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Giovanni Battista di Jacopo (1494-1540), known as Rosso Fiorentino (meaning "the Red Florentine" in Italian), or Il Rosso, was an Italianmarker Mannerist painter, in oil and fresco, belonging to the Florentine school.


Born in Florencemarker Italy with the red hair that gave him his nickname, Rosso first trained in the studio of Andrea del Sarto alongside his contemporary, Pontormo. In late 1523, Rosso moved to Rome, where he was exposed to the works of Michelangelo, Raphael, and other Renaissance artists, resulting in the realignment of his artistic style.

Fleeing Rome after the Sacking of 1527, Rosso eventually went to Francemarker where he secured a position at the court of Francis I in 1530, remaining there until his death. Together with Francesco Primaticcio, Rosso was one of the leading artists to work at the Chateau Fontainebleaumarker as part of the "First School of Fontainebleau", spending much of his life there. Following his death in 1540 (which, according to an unsubstantiated claim by Vasari, was a suicide [194120]), Francesco Primaticcio took charge of the artistic direction at Fontainebleau.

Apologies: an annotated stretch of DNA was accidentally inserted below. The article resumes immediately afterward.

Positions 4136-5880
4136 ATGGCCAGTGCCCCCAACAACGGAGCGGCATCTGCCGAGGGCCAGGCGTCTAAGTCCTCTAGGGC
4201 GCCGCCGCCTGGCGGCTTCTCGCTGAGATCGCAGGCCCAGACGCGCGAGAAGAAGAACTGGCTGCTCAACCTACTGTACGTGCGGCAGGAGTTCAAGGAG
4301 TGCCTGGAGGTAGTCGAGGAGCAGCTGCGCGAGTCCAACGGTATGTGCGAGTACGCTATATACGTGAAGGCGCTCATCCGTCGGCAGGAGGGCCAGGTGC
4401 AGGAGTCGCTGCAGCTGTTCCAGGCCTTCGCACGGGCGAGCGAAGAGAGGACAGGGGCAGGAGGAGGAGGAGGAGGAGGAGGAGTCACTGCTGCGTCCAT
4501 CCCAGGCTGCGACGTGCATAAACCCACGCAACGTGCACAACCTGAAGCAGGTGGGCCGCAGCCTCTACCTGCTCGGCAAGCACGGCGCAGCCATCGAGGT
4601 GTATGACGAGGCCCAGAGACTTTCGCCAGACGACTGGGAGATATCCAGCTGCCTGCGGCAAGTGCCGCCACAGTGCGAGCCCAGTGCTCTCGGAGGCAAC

Rosso's reputation, along those of other stylized late Renaissance Florentines, was long out of favour in comparison to other more naturalistic and graceful contemporaries, but has revived considerably in recent decades. That his masterpiece is in a small city, away from the tourist track, was a factor in this, especially before the arrival of photography. His poses are certainly contorted, and his figures often appear haggard and thin, but his work has considerable power.

Deposition altarpiece (Volterra)

Rosso Fiorentino.
Oil on wood.
375 × 196 cm.
Pinacoteca Comunale di Volterra, Italy.
His masterpiece is generally considered to be the Deposition or Descent from the Cross altarpiece in the Pinacoteca Comunale di Volterramarker (initially painted for the Duomo). In contrast to the frozen grief of other depositions, this one appears as a hurried and complicated operation, while the figures below have simple and forceful expressions of quiet grief, with powerful expressions hinted at by hidden faces. The sky is somber. The three ladders and those carrying down Christ appear precarious. Christ himself is sallow. Contrast this frenetic, windswept scene with the equally complex, but more restrained composition on the same theme by the near contemporary Florentine Mannerist Pontormo.


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